Combining cohort and trend analysis allows you to understand trends happening in different user groups. You can find out if there’s a segment that’s decreasing its usage of a core feature over time and presenting symptoms of churning.
To do this:
- Identify and segment your cohorts based on when the user signed up, their role, demographic data, etc.
- Monitor the data to spot trends within each cohort such as their time spent on your product or the features they’ve been using (or ignoring).
- Compare the data of every cohort to identify which metrics are experiencing uncommon decreases and understand what values are normal.
Let’s say there’s a segment of users who signed up in Q1 of the year and have decreased interaction with a key feature in the last month. This could mean a failed retention strategy (and therefore, a risk of churn).
Then, you can execute a customer retention strategy—like sending targeted help—to increase user engagement with said feature and prevent potential waves of churn.
Use funnel and path analytics to boost conversion
Integrating funnel and path analysis is like a cheat code to pave the way toward success. It helps you determine the happy path, understand the key steps in the conversion funnel, and find ways to improve customer success.
To put a thorough example: Suppose you use path analysis to find out that users who convert the most often follow this path:
- Read a blog.
- Visit your pricing page.
- Take a free trial.
- Go through the onboarding process.
- Engage with core features regularly.
- Upgrade to a paid plan.
However, it turns out that many users deviate from this path during onboarding because they dismiss the guides entirely, just to later get stuck.
Then, your mission becomes to find ways to get users back to the onboarding process. You might choose to implement an in-app knowledge base so stuck users can find answers quickly, or trigger additional in-app help to those users who skipped the onboarding and are now stuck.
Leverage survey data and segmentation to offer targeted help
Segmenting survey data serves as a powerful tool to offer targeted assistance to your user base. It can pinpoint common pain points that those users share and where you can provide proactive help.
For example, if you segment passive users or users with low Customer Effort Score (CES), you can deliver tailored support to address their issues effectively and cultivate positive relationships at scale.
- Identify the survey answers that indicate a need for assistance.
- Segment users based on those answers (like in the screenshot below).
- Offer personalized help based on the identified needs of each segment.
Used wisely, it can turn your product experience from a struggle into a streamlined journey.
Best behavioral analytics tools to gain actionable insights
That said, which products in the market that aren’t called Google Analytics can fit your needs? Let’s explore three of the best behavioral analytics tools for SaaS business that we know:
Userpilot is a product management tool with robust product analytics features.
This means, it not only helps you watch over behavioral data, it also provides multiple ways to collect data and user feedback.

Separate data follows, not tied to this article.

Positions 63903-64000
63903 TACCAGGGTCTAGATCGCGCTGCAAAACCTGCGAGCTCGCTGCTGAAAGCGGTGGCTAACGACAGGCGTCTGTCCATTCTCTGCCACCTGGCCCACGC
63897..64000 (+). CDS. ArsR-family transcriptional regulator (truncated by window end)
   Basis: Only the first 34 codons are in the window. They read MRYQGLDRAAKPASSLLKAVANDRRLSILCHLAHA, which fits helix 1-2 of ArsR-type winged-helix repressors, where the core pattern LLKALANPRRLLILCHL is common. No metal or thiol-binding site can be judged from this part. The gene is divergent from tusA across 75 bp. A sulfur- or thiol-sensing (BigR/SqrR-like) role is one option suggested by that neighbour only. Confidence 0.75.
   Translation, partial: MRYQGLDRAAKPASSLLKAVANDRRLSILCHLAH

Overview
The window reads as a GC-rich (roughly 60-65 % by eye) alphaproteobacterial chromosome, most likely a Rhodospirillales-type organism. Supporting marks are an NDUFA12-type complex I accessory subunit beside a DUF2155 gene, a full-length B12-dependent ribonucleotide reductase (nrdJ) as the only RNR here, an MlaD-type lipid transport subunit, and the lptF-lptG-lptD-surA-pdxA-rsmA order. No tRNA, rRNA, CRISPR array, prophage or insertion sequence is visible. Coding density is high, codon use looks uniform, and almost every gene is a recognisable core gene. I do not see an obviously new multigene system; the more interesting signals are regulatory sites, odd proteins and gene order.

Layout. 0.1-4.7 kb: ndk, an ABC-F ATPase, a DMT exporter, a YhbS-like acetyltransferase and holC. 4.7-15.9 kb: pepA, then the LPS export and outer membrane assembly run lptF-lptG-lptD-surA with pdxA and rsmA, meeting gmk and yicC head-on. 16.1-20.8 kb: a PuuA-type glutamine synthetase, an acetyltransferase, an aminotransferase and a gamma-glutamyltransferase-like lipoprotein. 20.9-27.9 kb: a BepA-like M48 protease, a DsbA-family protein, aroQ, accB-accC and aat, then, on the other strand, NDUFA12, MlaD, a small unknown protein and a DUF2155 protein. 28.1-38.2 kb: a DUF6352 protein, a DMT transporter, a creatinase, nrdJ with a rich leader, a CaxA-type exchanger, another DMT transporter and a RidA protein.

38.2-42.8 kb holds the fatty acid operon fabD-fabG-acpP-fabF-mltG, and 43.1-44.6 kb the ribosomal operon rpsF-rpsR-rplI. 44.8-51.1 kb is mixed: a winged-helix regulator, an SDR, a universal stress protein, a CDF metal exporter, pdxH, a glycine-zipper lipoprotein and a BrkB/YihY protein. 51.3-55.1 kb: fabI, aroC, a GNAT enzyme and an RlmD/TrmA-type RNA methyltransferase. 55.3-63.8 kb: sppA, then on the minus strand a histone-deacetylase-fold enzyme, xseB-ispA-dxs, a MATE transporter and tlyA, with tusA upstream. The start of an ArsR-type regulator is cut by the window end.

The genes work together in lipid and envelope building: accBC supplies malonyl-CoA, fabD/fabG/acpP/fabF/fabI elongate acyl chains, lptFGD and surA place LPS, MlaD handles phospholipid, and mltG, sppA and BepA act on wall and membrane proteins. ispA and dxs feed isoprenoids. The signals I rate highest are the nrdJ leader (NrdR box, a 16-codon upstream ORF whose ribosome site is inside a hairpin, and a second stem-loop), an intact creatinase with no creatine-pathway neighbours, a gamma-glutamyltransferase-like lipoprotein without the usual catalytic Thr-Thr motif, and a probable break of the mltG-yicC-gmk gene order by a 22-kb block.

For collecting data, Userpilot offers feature tags to measure any user input. It brings built-in tracking features to watch over the performance of in-app experiences. And, it has goal-based tracking to monitor how many users are achieving specific milestones (influenced by your in-app flows).
Userpilot also lets you create and trigger in-app surveys inside your app, such as NPS, CES, and CSAT surveys (so you can collect feedback automatically).
As for analyzing data, Userpilot has easy-to-set-up dashboards where you can:
- Watch over segmented audiences to find common patterns and responses on specific groups of customers.
- Use feature analytics for tracking the performance of your product and how features are used by customers.
- Check product usage data to keep track of how many unique users are using your product, how often they use your features and their performance.
- Combine funnel and path analysis to have a bird’s-eye view of how users move through the funnel, how they deviate from it, or how they achieve success with your product.
- Analyze survey data and measure metrics such as NPS and CES. It also allows you to tag qualitative responses to find common keywords among detractors or promoters.
Amplitude is one of the most advanced analytics tools available to product managers. It offers all the analytics functionality that you would expect from a top-of-the-class tool, like advanced user segmentation, funnel analysis, and retention analysis.
It excels particularly at behavioral journey analytics, as it has cross-platform analytics which allows you to track how users move between your native apps, mobile apps, and web pages. But as with many advanced tools, its learning curve can be quite steep for non-technical users.
It’s particularly good at tracking trends (like in the screenshot below), as it shows data in real time and visualizes how your retention, usage, and growth metrics change over time.
But despite having a free plan, Mixpanel enterprise offers can get expensive and require an engineering team to set it up—just like many advanced tools in the market.
Behavioral analytics is an indispensable tool for understanding how your users interact with your product, as well as finding ways to add more value to their experience.
With user behavior data and actionable insights, you can improve your product’s usability, efficiency, and performance.
But remember, you need the right tool to unlock these valuable insights. So why not book a Userpilot demo to see how you can upgrade your product experience?